Sunday, January 26, 2014

Conversational Centres of Gravity

Have you noticed that when sitting at a dinner table, conversations have centres of gravity? Not as in metaphorical centres of gravity about subject matters, but as in physical locations. The centre of the conversation is an actual point in space, usually somewhere on the table.

To find out where, the procedure is simple. Look at where everyone's head is facing as discussion proceeds, and then draw a line out from their eyes, perpendicular to their face. Do this for everyone in the group. The spot closest to where the most lines intersect is the centre of gravity.

Here's an example to show you that you don't need to hear any words to know exactly who has what role in the conversation from body language alone:

The centre of gravity is not actually in the middle of the table - instead, it's slightly in front of and to the right of the girl in the brown top.

Once you realise that conversation has an actual locus, it's easy to see that the guy in the red shirt is at risk of being excluded. In a loud room, he would likely be at the periphery of the discussion, sitting there looking inwards trying to stay involved. He's already leaning in quite a way, whereas the girl in pink (equi-distant from the physical centre of the table, but closer to the centre of gravity) looks far more relaxed. Generally, I've found that anything more than 1m away from the centre means you're effectively shut out.

It's hard to see in an example like this, but another sure-fire way to almost guarantee exclusion is if the line of sight from your eyes to the centre of gravity has to pass through part of another person's body. The guy in the grey is physically closer to the centre than the guy in the red, but the fact that the girl in brown is leaning forward with her arms out means he's almost shut out. If the girl in brown turned her left shoulder slightly towards the girl in pink, he'd likely be shut out altogether. Even in the current setup, he looks disconnected from the discussion.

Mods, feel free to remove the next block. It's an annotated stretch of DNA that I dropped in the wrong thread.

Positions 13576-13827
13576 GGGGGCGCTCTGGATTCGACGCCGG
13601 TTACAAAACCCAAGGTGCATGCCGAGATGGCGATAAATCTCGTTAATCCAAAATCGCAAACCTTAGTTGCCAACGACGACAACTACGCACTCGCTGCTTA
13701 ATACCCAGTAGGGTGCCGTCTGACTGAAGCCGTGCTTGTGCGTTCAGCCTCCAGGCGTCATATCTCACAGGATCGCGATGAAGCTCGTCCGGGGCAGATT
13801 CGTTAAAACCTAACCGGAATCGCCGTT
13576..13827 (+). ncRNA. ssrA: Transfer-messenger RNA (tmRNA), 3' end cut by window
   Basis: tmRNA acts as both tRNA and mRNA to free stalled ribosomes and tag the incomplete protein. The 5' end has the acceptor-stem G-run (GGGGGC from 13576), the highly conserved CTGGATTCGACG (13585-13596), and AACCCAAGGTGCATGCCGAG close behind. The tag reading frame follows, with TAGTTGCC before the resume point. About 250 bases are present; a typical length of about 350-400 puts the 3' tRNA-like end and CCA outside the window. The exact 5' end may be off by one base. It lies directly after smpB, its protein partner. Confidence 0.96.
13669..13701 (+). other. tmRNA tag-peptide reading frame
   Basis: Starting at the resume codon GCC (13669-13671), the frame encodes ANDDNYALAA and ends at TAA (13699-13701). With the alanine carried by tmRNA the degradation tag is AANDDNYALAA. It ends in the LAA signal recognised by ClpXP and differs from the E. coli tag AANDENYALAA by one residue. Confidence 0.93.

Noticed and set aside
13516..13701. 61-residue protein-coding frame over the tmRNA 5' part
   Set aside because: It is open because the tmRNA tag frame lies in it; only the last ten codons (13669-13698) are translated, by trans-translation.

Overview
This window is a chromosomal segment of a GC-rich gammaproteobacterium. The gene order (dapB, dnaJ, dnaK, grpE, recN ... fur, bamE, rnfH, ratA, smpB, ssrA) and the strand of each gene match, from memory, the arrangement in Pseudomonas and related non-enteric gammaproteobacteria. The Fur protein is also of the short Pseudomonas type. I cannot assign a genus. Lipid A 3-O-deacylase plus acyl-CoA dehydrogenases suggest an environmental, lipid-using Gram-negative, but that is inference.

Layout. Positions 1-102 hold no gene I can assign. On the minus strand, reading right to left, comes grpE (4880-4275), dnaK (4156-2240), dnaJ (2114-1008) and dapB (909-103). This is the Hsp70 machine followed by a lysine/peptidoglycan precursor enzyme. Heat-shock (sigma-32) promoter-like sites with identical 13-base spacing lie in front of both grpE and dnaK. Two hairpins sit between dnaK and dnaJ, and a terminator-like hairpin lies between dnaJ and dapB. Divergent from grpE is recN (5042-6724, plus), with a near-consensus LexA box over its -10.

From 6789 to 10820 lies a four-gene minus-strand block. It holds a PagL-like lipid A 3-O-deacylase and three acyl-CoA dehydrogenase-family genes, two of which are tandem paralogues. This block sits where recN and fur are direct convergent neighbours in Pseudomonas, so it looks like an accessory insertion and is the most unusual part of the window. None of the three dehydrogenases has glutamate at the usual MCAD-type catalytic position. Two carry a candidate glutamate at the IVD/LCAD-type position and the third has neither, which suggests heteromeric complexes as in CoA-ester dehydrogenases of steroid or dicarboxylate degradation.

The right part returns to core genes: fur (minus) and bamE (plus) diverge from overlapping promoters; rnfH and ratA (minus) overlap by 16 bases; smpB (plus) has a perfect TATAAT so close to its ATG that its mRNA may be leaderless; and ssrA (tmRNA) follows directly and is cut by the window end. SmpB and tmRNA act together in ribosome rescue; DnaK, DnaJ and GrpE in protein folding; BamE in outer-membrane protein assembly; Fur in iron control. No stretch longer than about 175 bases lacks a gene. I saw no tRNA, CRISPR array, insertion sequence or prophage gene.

I find that when I can see that the nature of the seating arrangement and the dominance of the various personalities means that I'm going to be excluded, I'll often give up early and try to strike up conversation with the person next to me instead. You can only fight gravity with gravity, and try to create another centre that draws in others when their conversation falters. Usually on a long table there'll be multiple centres of gravity, and one or two guys inevitably in no-mans land. The only hope for them is that the other unaligned powers have something insightful to say. Usually, unfortunately, they don't. In the example above, the centre is significantly determined by layout. As the table gets sufficiently long, the focal point all comes down to who's the most interesting or conversationally dominant (either by being bombastic and loud, or being of higher social status).

In case it wasn't obvious, this theory was honed over various accumulated hours of being shut out of discussions by geography and trying to figure out why.

No comments:

Post a Comment